I love the story of Pentecost; it's dramatic, full of energy, excitement and vitality. It plays into our desire to enjoy and believe in the fantastical. It's wonderful drama. However, the challenge is to take the words out of the text and allow them to breathe into the here and now. Yes, we as a church community need to be open to the work of the Holy Spirit.
So what is the job of the Holy Spirit? One popular way of thinking about the Holy Spirit is as the sustaining form of God. It is through the work of the Holy Spirit that we are equipped to keep telling the Christian story, salvation’s story. The Holy Spirit, if we are open to him, gives us the right words to say, in the right time, in the right way. The Holy Spirit is that impulse, or energy within us, that allows us to tell the Jesus story, in myriad different ways, or different tongues, to different people. And, just for a moment lets pause and consider this:
Right at the start of the gospels it is clear that Jesus has come for all people in all nations. Simeon makes this clear through the words of the Nunc Dimitus. Pentecost in all its multi-lingual vibrancy is the proof of this. Pentecost is the seal of God’s pledge that salvation’s story is the universal story. In the gospel reading we hear that the work of the Spirit is to lead us into all ‘truth.’ The greatest truth is the universality of the gospel.
As contemporary Christians we need to be open to this Pentecostal truth. And, the only way we can do this is by opening ourselves up to the work of the Holy Spirit within us. The way we do this is by prayer, and maybe in particular corporate prayer: ‘When the day of Pentecost came they were all together in one place’ and presumably they were praying, as they had earlier been instructed to do.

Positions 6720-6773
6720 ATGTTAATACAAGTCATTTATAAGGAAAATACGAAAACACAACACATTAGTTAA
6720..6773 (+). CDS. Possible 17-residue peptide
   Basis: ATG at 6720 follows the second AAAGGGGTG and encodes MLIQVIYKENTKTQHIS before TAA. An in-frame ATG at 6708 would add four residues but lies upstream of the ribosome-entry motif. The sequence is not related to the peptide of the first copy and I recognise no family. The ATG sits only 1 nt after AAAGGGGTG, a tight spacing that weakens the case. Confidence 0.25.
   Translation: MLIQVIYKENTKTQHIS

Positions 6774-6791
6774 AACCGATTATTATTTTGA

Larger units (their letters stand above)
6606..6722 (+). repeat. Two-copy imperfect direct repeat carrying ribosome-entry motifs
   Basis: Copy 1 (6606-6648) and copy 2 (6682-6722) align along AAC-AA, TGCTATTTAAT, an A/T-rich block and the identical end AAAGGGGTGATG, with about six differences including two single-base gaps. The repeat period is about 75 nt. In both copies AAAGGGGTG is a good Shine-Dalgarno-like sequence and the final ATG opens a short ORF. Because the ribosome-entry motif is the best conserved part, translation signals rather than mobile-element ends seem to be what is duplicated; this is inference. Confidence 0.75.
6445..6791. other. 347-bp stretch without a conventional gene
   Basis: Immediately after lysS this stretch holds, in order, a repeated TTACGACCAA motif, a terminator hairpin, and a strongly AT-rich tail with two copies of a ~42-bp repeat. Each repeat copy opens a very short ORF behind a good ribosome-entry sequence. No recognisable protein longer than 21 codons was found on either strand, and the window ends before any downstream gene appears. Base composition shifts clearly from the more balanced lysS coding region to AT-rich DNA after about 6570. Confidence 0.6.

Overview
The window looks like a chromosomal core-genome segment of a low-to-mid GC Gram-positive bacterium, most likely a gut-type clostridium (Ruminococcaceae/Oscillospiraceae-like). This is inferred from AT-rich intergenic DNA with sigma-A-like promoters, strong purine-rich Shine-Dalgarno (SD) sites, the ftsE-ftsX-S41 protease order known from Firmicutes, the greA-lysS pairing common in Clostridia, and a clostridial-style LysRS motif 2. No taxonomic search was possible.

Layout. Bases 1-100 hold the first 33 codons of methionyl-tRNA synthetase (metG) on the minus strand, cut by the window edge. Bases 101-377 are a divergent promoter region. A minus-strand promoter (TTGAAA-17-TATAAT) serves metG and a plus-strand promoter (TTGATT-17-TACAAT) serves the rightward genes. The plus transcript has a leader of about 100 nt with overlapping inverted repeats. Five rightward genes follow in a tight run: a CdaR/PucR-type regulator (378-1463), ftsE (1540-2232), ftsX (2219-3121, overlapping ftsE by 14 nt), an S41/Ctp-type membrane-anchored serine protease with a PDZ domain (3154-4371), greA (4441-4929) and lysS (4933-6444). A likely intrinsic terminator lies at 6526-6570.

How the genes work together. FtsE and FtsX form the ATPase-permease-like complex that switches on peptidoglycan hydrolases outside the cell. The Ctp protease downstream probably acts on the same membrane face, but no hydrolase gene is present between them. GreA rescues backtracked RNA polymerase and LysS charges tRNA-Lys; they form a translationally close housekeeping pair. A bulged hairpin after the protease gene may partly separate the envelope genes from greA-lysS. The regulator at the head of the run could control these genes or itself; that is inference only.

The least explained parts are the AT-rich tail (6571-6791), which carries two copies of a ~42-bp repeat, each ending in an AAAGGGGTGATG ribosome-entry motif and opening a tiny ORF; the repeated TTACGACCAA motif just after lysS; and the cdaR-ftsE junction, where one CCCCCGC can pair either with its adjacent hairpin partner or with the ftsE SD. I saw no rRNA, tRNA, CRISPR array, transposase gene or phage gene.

I suspect that they were praying in a spirit of openness to God, but I also suspect that they must have been ever so slightly anxious and scared. They had after all been through the most bizarre of sequential experiences; their Lord had been betrayed, tried and crucified, then he had been resurrected. In the period between the resurrection and ascension he appears to his disciples, feeds them, breathes on them, challenges them, and then disappears, again, from them. But the disciples despite all this hang on in there and keep saying their prayers. Pentecost is in some ways God’s way of answering their prayers. Pentecost is not a divine imposition. Its the fulfilment of a divine promise: ‘I will send you another advocate.’
Just like the early disciples we too can be recipients of the divine promise. We too can receive a fresh anointing of the Holy Spirit. The purpose of such an anointing is to lead us into all ‘truth,’ and to help us to tell the universal and radically inclusive salvation story to all people in ways which they can understand and relate to.
Loving God, pour your Holy Spirit on us, your church. Lead us into all truth and equip us to tell salvation’s story to all who we encounter. Through Jesus Christ, our Lord, and Saviour we pray, Amen.